3.  Long-standing precedent is clear that Article 14 (right to equality) of the Constitution requires every legal classification to be based on an intelligible differentia and have a rational nexus with a legitimate state objective. The Court, while repulsing the Article 14 challenge, finds it sufficient to say that the classification between ‘[t]hose who indulge in carnal intercourse in the ordinary course and those who indulge in carnal intercourse against the order of nature’ is intelligible [42]. It wastes no ink trying to identify the state objective being pursued, or asking whether the measure has any nexus with that objective.
    4. Even this half-hearted attempt to give reasons is not made when rejecting the Article 15 (right against discrimination) challenge. No reasons whatsoever are provided [44].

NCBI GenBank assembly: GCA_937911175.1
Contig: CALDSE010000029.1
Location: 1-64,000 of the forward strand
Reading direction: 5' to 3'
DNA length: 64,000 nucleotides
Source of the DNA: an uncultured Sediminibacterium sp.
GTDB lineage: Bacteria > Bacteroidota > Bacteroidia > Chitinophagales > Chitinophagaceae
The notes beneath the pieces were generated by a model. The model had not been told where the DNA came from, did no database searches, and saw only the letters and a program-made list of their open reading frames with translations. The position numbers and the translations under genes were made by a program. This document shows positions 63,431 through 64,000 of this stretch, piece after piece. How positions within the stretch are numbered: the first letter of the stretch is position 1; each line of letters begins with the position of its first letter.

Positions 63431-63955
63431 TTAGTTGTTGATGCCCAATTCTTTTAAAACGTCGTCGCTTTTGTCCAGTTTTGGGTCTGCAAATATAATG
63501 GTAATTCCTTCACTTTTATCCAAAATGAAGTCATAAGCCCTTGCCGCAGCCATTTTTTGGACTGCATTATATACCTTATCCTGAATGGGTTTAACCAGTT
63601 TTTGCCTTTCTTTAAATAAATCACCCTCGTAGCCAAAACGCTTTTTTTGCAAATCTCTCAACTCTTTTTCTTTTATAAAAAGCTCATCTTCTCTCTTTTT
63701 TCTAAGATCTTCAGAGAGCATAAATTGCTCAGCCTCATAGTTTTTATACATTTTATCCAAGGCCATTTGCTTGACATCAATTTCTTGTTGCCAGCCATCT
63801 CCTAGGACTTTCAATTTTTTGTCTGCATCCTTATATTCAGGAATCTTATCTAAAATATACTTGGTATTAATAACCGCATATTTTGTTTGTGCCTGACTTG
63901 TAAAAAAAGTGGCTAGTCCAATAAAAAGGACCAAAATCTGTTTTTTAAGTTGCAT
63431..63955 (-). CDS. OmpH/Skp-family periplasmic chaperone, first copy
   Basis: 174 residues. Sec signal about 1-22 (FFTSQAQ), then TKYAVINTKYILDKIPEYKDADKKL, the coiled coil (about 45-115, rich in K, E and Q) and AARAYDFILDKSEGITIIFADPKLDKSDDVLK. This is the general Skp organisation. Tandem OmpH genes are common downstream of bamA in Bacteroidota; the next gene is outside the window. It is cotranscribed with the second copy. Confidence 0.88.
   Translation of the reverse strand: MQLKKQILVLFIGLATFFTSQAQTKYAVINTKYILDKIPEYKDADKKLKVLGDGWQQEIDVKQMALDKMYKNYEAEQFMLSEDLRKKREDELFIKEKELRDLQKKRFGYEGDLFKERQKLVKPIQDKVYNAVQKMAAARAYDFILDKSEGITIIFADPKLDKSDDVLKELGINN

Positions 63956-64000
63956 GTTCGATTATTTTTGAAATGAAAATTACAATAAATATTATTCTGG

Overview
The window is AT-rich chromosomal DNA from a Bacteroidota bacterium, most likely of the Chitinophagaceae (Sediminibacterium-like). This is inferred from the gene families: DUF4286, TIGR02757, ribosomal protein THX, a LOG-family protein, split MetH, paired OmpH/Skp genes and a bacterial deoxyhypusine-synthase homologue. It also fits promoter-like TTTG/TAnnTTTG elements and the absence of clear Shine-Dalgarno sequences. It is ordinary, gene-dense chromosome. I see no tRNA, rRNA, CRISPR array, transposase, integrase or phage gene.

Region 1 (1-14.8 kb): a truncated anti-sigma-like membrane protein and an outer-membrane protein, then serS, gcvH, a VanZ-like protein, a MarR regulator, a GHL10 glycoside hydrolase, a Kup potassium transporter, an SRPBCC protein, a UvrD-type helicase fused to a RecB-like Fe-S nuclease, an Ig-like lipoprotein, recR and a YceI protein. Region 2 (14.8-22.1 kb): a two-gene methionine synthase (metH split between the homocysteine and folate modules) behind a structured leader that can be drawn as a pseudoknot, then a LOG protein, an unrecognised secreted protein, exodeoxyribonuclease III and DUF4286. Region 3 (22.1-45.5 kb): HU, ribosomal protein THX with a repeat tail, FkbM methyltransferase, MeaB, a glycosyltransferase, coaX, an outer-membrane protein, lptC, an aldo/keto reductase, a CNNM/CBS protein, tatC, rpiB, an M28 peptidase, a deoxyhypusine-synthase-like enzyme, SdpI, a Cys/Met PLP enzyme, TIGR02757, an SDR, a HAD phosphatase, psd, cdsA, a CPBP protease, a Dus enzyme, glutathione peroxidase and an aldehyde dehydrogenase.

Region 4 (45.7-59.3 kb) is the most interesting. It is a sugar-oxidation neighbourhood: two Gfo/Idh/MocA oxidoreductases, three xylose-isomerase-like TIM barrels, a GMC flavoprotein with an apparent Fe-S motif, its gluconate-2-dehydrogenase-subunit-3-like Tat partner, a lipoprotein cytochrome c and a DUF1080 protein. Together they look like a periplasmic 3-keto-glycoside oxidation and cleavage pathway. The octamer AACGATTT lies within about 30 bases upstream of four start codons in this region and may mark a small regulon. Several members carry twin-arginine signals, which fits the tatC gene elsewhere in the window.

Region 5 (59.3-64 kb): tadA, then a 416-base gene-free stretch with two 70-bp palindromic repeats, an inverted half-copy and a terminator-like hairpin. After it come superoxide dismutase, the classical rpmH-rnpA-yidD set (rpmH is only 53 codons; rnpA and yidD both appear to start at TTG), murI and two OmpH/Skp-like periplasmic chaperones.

5. The way the Court deals with the challenge under Article 21 (the right to life and liberty) is even more curious. After devoting several paragraphs quoting established precedents on Article 21 [45-50], the Court makes no specific finding with respect to Article 21! After these block quotations, the Court moves seamlessly to simply assert that the use of s 377 to ‘perpetrate harassment, blackmail and torture’ is ‘neither mandated by the section nor condoned by it’ [51]. How the preceding six paragraphs setting out the established doctrine under Article 21 help the Court reach this conclusion, and how this conclusion repels the Article 21 challenge, is anybody’s guess.